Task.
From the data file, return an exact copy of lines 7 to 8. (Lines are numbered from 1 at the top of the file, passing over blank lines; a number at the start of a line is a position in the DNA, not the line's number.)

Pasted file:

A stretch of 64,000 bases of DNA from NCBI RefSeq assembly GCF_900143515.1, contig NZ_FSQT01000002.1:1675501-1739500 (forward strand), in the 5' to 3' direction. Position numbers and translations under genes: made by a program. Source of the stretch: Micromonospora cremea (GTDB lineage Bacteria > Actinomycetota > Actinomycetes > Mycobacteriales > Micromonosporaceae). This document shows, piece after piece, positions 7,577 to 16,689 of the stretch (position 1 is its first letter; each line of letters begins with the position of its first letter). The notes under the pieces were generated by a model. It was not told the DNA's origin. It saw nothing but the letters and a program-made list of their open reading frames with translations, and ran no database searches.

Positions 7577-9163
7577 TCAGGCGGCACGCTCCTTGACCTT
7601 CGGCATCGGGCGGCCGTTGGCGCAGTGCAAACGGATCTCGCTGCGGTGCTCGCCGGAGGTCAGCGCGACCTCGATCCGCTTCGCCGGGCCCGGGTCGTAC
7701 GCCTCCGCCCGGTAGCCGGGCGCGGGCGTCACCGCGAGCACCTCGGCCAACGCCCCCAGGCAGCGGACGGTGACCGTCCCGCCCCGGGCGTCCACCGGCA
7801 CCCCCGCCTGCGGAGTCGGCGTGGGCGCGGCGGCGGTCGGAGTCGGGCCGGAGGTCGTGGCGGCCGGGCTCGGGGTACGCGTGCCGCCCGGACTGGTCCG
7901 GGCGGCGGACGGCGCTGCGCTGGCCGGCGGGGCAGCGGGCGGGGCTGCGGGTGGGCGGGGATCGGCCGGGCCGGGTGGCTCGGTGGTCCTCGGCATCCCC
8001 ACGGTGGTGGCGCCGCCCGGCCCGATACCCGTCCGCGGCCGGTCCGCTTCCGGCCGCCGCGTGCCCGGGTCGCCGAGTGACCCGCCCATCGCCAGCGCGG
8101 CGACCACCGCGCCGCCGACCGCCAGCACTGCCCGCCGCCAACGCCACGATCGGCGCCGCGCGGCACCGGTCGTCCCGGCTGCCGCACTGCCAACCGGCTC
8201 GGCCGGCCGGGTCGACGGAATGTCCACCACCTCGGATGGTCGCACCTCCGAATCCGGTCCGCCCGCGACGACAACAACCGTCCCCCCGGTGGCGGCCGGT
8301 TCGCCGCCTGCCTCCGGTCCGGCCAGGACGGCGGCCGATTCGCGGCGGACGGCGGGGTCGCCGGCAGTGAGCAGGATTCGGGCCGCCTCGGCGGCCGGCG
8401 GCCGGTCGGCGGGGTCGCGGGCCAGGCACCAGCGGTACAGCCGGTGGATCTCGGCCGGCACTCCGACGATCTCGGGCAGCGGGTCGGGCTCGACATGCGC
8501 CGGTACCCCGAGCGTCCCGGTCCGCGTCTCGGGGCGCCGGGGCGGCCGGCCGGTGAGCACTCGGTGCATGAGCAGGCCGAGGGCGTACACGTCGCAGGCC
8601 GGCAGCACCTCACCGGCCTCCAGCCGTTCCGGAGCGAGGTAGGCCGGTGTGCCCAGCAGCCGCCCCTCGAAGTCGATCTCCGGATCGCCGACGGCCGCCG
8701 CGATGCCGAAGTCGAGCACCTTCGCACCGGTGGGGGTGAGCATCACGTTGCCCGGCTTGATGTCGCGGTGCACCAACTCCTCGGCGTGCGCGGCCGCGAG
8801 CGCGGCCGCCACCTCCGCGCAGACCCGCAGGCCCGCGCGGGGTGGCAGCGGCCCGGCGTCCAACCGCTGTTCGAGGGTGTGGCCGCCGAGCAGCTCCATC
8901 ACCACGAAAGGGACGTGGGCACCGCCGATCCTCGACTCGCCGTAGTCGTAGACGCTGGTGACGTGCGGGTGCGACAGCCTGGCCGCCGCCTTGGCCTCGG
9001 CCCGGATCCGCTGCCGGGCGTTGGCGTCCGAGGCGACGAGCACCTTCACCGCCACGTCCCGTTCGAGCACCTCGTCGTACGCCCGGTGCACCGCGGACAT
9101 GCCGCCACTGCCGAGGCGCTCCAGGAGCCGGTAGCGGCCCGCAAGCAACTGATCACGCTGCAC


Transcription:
7901 GGCGGCGGACGGCGCTGCGCTGGCCGGCGGGGCAGCGGGCGGGGCTGCGGGTGGGCGGGGATCGGCCGGGCCGGGTGGCTCGGTGGTCCTCGGCATCCCC
8001 ACGGTGGTGGCGCCGCCCGGCCCGATACCCGTCCGCGGCCGGTCCGCTTCCGGCCGCCGCGTGCCCGGGTCGCCGAGTGACCCGCCCATCGCCAGCGCGG